Since 1923, The Fateful Adventures of The Good Soldier Švejk during the World War, or more commonly known as The Good Soldier Švejk, has been delighting audiences around the world with its dark comedy and biting anti-war themes.
Considered the grandfather of satirical anti-war novels like Catch-22, The Good Soldier Švejk is a hilarious yet scathing commentary on the ludicrous absurdity of 20th century Austro-Hungarian bureaucracy. The novel has been translated into over 58 languages and many acknowledge it as one of the greatest masterpieces of satirical writing ever written.
For the purposes of the #KU_WWI Twitter Project, we present an abbreviated first chapter of The Good Soldier Švejk in which Švejk (@GSoldierSvejk) learns about the assassination of Archduke Franz Ferdinand (@ArchdukeFranzi) from his cleaning lady, Mrs. Müller (@CharwomanMuller). What is striking about their discussion is its seeming irrelevance to their everyday lives — they are interested in the event, but only in so much as people are when it comes to royalty and scandal.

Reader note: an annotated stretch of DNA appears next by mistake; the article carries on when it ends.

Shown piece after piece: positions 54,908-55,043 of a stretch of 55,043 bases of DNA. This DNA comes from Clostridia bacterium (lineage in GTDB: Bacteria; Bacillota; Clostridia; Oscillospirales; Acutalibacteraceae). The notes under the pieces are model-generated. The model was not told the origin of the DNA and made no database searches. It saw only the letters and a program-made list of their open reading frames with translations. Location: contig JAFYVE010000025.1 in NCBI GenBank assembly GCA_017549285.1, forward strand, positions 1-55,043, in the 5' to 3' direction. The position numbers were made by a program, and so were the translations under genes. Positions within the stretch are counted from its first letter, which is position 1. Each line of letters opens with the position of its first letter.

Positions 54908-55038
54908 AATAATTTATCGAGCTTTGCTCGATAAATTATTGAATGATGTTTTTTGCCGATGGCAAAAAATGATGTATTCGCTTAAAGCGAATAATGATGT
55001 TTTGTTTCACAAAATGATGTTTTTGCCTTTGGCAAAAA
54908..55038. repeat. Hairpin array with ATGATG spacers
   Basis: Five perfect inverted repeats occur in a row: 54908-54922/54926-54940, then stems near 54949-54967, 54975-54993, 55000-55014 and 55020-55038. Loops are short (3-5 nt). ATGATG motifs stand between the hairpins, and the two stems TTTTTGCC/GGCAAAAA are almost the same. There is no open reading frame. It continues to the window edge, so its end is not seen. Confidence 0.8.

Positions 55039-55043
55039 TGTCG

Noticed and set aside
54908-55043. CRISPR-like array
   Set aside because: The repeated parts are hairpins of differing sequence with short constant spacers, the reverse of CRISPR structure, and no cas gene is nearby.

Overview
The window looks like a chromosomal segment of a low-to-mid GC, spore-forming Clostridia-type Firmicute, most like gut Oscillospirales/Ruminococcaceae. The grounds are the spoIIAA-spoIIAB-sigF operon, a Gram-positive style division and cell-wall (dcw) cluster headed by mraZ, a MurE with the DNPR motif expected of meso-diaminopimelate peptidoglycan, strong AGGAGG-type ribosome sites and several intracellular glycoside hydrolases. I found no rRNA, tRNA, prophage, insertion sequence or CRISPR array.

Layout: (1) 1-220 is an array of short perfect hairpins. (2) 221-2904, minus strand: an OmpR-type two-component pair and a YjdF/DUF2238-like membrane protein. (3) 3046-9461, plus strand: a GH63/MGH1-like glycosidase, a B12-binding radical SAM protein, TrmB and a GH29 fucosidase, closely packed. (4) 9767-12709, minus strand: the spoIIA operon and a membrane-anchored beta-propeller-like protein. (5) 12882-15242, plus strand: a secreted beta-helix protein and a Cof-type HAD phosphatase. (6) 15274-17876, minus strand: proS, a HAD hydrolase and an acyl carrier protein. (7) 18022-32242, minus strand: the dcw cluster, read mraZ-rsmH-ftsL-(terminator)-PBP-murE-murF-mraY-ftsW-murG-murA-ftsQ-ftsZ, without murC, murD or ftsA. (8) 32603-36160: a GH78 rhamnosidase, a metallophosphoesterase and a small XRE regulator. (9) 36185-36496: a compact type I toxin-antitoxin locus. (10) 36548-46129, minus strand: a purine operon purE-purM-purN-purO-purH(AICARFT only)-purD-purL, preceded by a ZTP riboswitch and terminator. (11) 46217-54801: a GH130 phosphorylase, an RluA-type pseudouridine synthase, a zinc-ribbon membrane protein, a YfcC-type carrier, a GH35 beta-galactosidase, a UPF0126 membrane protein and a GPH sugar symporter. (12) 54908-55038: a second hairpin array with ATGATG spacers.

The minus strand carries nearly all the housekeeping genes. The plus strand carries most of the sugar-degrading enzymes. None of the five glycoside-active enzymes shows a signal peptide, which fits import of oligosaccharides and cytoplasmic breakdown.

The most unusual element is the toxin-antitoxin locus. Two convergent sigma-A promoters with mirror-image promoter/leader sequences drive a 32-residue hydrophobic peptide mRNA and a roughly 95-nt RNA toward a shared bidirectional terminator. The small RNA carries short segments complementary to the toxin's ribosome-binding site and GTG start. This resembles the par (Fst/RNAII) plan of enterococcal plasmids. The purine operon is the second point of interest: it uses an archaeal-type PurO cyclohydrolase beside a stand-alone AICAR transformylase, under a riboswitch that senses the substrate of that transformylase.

The literary tweetenactment tries to be as true to the English translation of the novel as possible, with abbreviation and some artistic license for the 140-character tweet limitation.
Read the @GSoldierSvejk Tweetenactment here.
The @GoodSoldierSvejk Tweetenactment is meant to represent the greater body of WWI literature, music, and art that would come out of the early part of the 20th century. It is our opinion that history is best understood by exposure to the humanities, and it is our hope that you will be inspired to seek your own copy of The Good Soldier Švejk as a means of better understanding the First World War.
Click here to learn more about the #KU_WWI Twitter Project.
Did you know that the Spencer Museum of Art at the University of Kansas now hosts one of the largest collection of WWI art in the United States? Click here to read an article about the collection.